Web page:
NEW HANOVER COUNTY, NC – In February of this year, New Hanover County proactively volunteered to be the first landfill to participate in North Carolina Department of Environmental Quality’s (NCDEQ) new landfill leachate sampling protocol. NCDEQ’s sampling results have been received, showing that the landfill’s reverse osmosis (RO) system is effectively filtering out Per- and Polyfluorinated chemicals (PFAS) prior to discharging treated water into the Northeast Cape Fear River.
“These results are important for our community – to know that New Hanover County is taking a proactive approach through data-driven science to treat leachate at our landfill,” said County Manager Chris Coudriet. “We proactively volunteered for this study after we learned more about landfill leachate as a possible source of PFAS in water bodies. With the Board of Commissioners leadership, the landfill has been, and will continue to be, actively and innovatively making environmental stewardship a priority.”
Landfill leachate is formed when rainwater infiltrates and percolates through waste. It been identified as a potential source of PFAS because of the industrial waste, sewage, and other PFAS-containing consumer products found at the landfill.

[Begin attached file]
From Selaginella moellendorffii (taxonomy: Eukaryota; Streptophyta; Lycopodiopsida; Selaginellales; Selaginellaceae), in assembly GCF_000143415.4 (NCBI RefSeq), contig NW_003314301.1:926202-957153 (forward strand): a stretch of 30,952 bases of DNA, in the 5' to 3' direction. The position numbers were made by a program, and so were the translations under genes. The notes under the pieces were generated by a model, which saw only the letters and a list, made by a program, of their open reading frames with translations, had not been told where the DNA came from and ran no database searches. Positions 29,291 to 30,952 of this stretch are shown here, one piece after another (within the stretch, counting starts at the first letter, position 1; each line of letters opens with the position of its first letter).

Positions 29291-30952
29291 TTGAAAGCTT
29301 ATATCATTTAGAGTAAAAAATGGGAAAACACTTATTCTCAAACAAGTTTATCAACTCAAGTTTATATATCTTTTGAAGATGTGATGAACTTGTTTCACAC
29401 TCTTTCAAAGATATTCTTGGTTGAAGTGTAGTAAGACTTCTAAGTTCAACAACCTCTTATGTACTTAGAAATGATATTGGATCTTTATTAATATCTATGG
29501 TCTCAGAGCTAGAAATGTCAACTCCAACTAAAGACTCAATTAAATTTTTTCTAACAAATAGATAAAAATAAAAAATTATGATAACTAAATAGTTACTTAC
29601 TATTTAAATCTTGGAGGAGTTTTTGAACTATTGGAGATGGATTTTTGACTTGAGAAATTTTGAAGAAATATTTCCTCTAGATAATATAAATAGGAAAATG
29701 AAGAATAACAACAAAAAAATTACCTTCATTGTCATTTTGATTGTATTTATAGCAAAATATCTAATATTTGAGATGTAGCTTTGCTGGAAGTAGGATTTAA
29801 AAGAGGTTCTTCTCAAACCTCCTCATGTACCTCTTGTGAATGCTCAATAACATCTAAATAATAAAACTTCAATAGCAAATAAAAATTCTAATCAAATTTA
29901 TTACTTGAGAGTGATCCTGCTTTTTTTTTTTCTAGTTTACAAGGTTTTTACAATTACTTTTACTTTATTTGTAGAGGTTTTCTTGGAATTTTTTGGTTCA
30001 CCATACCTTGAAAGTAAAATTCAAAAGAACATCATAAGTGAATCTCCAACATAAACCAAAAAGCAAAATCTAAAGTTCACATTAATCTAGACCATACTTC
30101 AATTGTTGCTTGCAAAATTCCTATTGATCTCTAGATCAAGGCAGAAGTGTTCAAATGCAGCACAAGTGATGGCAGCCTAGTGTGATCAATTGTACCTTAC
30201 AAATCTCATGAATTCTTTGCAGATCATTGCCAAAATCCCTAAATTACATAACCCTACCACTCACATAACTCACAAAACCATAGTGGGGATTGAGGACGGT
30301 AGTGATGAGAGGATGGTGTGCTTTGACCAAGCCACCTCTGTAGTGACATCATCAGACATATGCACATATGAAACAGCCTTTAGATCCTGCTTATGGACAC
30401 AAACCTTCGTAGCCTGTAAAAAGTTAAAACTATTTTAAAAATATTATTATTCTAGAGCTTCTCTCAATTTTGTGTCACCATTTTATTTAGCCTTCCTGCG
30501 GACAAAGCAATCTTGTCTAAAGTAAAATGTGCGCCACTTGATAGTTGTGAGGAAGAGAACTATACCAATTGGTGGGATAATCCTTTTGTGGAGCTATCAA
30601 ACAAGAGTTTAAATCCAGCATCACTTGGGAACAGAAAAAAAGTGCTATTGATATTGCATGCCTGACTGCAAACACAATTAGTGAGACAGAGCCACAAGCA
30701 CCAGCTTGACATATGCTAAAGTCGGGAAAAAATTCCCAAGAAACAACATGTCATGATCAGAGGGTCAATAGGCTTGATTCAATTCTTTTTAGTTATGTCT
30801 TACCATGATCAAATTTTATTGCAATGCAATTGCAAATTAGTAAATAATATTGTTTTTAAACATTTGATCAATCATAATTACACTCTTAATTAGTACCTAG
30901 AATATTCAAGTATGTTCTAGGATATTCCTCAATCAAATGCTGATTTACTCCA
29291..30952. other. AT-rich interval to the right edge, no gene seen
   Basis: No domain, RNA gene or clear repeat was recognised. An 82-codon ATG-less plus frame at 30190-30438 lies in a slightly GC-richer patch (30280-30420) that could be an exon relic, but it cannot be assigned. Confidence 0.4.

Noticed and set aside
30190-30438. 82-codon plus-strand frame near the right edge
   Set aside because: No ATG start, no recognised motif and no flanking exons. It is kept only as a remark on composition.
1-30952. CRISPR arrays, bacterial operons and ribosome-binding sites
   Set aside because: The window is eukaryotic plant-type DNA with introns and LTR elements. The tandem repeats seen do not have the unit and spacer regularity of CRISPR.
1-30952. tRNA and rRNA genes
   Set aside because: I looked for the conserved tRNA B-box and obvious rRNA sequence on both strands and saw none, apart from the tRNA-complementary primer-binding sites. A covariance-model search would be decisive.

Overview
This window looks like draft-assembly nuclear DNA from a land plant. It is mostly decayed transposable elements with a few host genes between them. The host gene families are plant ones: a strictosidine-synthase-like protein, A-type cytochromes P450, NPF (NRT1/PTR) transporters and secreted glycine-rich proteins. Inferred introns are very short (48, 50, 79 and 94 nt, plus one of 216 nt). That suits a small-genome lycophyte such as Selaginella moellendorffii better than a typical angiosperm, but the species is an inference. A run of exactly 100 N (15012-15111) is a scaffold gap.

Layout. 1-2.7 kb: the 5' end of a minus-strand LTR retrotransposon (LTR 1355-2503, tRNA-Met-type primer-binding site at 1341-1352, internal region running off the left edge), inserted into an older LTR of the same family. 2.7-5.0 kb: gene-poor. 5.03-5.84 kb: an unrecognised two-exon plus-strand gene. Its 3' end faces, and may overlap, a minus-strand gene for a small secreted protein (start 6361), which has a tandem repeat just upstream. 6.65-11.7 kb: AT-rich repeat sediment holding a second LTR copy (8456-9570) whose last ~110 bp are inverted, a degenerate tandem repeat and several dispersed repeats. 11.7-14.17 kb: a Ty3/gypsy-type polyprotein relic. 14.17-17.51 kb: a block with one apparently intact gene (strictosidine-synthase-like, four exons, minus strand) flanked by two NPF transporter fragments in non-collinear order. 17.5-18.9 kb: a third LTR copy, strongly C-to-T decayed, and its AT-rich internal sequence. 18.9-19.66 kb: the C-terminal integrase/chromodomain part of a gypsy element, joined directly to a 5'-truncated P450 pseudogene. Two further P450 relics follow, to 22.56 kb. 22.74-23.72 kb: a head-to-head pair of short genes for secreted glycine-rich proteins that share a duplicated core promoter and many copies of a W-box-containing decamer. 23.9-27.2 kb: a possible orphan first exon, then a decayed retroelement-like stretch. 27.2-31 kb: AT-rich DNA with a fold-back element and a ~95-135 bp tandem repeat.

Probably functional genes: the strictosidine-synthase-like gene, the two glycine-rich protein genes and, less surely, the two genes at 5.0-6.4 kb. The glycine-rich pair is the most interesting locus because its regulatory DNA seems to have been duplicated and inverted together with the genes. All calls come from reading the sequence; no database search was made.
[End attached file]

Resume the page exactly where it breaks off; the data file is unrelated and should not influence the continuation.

The county installed the reverse osmosis system, which treats the leachate and then circulates the reject byproduct back into the landfill, more than two years ago to help prevent contaminants from entering the environment. NCDEQ’s results show no detectable levels of PFAS in the treated leachate, confirming the system works effectively.
NCDEQ sampled various points at the landfill, including raw leachate, treated water through the RO system, groundwater wells on site, and surface water from the Northeast Cape Fear River upstream from the landfill. All samples were analyzed for 33 PFAS and a summary, including a full data report, can be viewed here.
NCDEQ will continue to collaborate with other landfills across the state to better understand the potential for PFAS in landfill leachate, and New Hanover County will continue to partner with NCDEQ as part of their landfill sampling plan.